I am also hoping to change career paths in the near future. I'm considering Baby G's arrival an unofficial deadline to fulfill my research obligations so that I can start fresh after maternity leave. I'm hoping to get some sort of position in education and public outreach. There is even a potential position in the works - so fingers crossed!

A few fellow bloggers need some support from the community.

Michelle at C6-H12-06 is heading right into the beast we all know as the defense! She is unsure about her abilities at giving speeches, and is also not sure whether to get a job in government or industry, or continue on with a PhD. I'm sure she would appreciate the advice of some been-there-done-that's!

JaneB at Now, What Was I Doing? is having a tough time right now. She doesn't feel confident with her progress at both a personal and professional level. She hopes to find answers and a new balance over the coming year. So, head on over and give her lots of virtual hugs - we know you can get through this!

Dr. DudeChick at Who am I? has moved half-way around the world from her husband in order to start a new job, but is still only half happy. Although she doesn't feel as sorted as she would like to be, it sounds like things are moving forward. Hang in there!

A couple of bloggers have taken this topic to another level and are reflecting on reflection.

A Life Long Scholar is nearing the end of her contract and is dreaming of her ideal location, asking "Does anyone know where this dream location is?" Take a look at her list and give your suggestions!

Unbalanced Reaction is also thinking up ideas on how she can stretch her start-up budget for her new lab. Her plan sounds like a good, and really fun, one! What would you trade with her?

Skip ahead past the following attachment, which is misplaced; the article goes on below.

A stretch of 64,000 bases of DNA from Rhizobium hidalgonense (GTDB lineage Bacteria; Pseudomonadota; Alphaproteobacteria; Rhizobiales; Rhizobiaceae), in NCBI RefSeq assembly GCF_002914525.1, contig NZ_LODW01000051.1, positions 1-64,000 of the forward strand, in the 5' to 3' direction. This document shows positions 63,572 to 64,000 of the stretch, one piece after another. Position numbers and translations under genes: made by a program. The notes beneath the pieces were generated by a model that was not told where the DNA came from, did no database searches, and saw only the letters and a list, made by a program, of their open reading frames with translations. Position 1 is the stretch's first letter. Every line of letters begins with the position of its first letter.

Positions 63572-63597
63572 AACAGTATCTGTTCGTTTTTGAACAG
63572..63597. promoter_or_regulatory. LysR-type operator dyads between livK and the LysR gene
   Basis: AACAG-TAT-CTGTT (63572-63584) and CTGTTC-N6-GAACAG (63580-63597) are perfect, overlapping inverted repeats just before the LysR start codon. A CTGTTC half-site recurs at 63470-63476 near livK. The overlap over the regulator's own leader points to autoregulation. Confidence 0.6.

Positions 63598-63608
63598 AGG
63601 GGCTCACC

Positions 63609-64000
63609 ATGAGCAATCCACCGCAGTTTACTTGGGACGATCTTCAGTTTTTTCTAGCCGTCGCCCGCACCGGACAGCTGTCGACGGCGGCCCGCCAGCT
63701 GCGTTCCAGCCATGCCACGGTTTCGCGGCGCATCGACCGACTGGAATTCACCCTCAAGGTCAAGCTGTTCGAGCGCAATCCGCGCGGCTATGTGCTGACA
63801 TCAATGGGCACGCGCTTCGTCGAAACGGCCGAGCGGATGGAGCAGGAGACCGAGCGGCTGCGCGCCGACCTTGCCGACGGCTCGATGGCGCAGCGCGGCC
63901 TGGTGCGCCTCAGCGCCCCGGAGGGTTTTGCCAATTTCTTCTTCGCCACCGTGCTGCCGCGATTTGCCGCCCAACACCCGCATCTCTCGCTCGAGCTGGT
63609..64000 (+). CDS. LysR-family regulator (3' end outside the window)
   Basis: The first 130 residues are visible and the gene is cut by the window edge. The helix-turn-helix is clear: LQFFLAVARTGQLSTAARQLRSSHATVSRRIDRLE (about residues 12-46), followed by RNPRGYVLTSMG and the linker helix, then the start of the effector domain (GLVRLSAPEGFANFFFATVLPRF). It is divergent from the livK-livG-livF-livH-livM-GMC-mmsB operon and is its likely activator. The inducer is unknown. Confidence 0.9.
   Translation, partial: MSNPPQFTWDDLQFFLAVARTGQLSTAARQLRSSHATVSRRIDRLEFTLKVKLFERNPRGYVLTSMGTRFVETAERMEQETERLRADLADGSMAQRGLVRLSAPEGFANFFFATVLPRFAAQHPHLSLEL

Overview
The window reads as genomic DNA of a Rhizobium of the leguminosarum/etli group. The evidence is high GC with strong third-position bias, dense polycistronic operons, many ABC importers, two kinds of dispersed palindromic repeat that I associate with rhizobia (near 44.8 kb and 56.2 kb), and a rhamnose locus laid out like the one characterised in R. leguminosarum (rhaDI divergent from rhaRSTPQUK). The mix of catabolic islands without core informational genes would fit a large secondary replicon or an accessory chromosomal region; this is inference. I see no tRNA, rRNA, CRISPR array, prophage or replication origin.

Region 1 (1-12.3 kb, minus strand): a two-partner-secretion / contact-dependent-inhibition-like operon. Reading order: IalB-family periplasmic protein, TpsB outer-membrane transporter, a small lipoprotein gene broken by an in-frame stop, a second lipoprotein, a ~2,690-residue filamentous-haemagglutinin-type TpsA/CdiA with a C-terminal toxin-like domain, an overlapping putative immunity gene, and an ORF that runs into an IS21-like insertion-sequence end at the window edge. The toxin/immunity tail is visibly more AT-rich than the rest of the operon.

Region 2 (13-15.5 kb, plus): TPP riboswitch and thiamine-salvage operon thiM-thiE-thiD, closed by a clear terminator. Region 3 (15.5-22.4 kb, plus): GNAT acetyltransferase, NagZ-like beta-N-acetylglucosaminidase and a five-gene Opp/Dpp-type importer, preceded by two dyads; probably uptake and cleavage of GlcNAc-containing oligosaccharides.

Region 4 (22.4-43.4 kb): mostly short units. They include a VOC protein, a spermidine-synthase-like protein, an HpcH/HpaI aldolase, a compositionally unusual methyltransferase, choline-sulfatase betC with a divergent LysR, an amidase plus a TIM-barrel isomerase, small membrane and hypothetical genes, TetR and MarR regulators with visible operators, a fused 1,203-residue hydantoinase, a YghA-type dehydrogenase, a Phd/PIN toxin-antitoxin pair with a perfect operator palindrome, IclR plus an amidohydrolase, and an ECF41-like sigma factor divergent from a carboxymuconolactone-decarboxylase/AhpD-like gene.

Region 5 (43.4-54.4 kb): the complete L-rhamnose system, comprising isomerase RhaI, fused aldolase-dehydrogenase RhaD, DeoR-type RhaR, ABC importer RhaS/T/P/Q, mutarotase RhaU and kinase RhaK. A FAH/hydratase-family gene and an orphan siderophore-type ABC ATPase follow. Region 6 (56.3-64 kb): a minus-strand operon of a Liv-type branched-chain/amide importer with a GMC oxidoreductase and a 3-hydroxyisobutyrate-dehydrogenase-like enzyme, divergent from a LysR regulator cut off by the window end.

We end with four bloggers that went beyond their own personal lives and delved into some very interesting statistics and topics.
Kalen at Engineer-a-Business discusses how the Nettab was toted as the new-big-thing in technology at the beginning of the year. But, in doing some personal research, the feedback for such a tool is mostly negative. What do you think about things like the iPad? Useful tools, or just another thing to lug around?

Susan and other bloggers at Women in Planetary Science ask "Women make up half the bodies in the solar system. Why not half the scientists?" Although less than 9% of NASA scientists are women, the number is rising. Is there hope for us yet? To help get the word out there about women in planetary science, the blog is hoping to feature 51 such women. There have been 14 profiles written so far - if you're interested in volunteering, check it out!

Female Computer Scientist has a similar goal for this year: "To convince people to stop throwing up their hands and saying women are just not interested in Computer Science, and instead do something about it." There are countries whose tech workforce comprise of 50-60% women - why not in America? She gives some great tips and advice on how to turn this around.

Pat over at FairerScience is grumpy about another issue facing women in science: newly appointed professor, Vice Chair of education in neurosurgery, and Program Director at The University of Texas has a not-so-stellar track record when it comes to sexual discrimination. Unfortunately, she finds this isn't the only institution where such decisions are being made - what can we do to stop this from happening?

Well, that brings our summer reflection to an end. It was wonderful to be introduced to new bloggers, and hearing what old friends are up too. I hope it was as interesting and fun for you to read as it was for me to put it all together. Enjoy the rest of the summer!!